It brings back to the UN General Assembly and Security Council all fundamental elements contained in the 2001 Report, that had gone almost forgotten, also at the moment of the incorporation of the concept of the Responsibility to Protect in the 2005 World Summit conclusions. Also the three pillars approach of the Secretary General is not giving the needed guidance to the implementation of the Responsibility to Protect.
Resolution 1973 (on Libya) is a good example of the lack of consistence of the Security Council and even more in the implementation by the coalition of the willing, that was then substituted by NATO.
As in the Annex of the Brazilian letter addressed to the Secretary General on November 9th 2011, clearly stated, PREVENTION is an essential tool of the Responsibility to Protect, exactly as the ICISS said in its Report. Diplomatic, humanitarian efforts and other possible means should be used, and more financial means should be invested in that.
Further when discussing the Responsibility to React, the ICISS recognizes that if peaceful means are not adequate, coercive measures should be considered including different forms of sanctions.
The military intervention for human protection purposes, is an exceptional and extraordinary measure and it will always have to be preceded by a serious examination of Precautionary Principles (the ICISS Report mentions 4, including right intention, proportional means and reasonable prospects) as well as Operational Principles (including the acceptance of limitations, incrementalism and gradualism in the application of force, the objective being protection of a population, not defeat of a state). All this shows how much the ICISS Report did take care of the responsibility while protecting also because in its Operational Principles it insists on Rules of engagement which fit in the operational concept and that should be precise, reflect the principle of proportionality and involve total adherence to international humanitarian law. It is important that the principles enunciated by the Responsibility while Protecting – which largely correspond to the Responsibility to Protect 2001 Report – would be transformed in procedures to be applied by the Security Council in each case where the Responsibility to Protect is invoked. As said at the beginning of this Note, the Brazilian concept of Responsibility while Protecting has the great merit to bring back the United Nations to a sound and clear way of implementing the 2005 Summit Declaration!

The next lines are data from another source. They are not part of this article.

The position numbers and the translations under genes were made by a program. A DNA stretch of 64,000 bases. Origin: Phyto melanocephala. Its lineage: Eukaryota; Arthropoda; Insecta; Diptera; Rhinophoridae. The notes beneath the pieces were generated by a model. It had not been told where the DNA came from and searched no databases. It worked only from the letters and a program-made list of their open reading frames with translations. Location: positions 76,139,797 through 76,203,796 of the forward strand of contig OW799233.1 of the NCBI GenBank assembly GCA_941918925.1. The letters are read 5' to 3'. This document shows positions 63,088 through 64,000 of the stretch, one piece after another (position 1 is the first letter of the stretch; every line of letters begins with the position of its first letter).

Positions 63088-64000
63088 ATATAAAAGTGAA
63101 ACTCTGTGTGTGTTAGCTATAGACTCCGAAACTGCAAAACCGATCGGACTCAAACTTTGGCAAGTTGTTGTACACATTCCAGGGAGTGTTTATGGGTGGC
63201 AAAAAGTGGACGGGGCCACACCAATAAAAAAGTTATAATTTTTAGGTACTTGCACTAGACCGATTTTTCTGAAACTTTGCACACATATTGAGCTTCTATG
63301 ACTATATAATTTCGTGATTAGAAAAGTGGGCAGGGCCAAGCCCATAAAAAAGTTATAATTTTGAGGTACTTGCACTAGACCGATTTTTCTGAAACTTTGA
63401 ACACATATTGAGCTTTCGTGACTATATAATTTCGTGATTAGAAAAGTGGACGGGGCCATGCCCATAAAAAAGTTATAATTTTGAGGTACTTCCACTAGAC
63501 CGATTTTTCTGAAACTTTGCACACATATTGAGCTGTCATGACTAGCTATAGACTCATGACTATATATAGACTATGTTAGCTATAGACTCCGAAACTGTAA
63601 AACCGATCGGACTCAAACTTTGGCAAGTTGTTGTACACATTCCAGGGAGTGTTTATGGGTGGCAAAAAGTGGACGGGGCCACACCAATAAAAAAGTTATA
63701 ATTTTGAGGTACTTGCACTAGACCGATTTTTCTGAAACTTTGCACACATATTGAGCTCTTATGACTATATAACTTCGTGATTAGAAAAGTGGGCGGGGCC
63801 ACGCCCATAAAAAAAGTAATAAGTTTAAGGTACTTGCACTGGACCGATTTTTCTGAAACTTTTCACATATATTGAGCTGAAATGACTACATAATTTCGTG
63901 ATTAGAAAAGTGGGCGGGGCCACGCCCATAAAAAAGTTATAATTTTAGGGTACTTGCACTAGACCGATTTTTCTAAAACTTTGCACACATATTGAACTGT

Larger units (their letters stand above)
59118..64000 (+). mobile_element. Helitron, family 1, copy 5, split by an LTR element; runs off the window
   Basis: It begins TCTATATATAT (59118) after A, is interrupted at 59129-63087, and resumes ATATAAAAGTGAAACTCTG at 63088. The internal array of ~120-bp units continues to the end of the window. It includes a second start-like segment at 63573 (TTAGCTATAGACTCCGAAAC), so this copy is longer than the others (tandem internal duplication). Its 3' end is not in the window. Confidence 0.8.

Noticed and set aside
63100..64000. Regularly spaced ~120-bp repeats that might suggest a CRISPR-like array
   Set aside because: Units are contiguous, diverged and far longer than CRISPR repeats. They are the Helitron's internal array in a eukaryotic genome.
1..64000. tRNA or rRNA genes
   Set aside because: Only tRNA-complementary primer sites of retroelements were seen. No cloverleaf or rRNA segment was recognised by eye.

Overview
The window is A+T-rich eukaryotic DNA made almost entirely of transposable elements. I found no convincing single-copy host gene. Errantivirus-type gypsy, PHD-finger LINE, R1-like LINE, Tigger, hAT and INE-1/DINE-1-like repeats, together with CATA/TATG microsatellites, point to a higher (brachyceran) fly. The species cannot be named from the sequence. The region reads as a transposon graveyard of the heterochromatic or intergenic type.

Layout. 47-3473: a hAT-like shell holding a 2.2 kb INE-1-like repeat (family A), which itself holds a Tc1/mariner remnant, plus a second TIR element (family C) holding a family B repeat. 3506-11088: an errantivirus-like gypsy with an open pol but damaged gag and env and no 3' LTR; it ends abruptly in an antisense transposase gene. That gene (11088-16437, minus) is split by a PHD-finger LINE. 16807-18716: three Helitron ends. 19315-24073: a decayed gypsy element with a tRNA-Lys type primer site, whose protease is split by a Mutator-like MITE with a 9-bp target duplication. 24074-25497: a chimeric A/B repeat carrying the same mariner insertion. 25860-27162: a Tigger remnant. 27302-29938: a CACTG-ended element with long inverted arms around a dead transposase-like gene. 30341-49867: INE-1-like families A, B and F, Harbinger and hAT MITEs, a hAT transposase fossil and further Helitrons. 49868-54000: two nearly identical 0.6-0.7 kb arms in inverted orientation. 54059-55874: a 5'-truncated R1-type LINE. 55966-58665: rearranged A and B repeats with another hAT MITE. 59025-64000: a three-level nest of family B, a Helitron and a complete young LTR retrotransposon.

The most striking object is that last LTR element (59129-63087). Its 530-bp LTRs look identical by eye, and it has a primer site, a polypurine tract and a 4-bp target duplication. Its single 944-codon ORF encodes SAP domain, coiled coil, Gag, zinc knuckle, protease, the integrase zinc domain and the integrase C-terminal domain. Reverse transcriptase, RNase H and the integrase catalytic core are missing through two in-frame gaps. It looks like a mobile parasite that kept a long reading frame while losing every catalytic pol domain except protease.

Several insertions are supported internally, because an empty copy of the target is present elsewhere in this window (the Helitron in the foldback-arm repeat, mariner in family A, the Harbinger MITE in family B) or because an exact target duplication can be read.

Dr. Cornelio Sommaruga, Former member of the International Commission on Intervention and State Sovereignty (ICISS)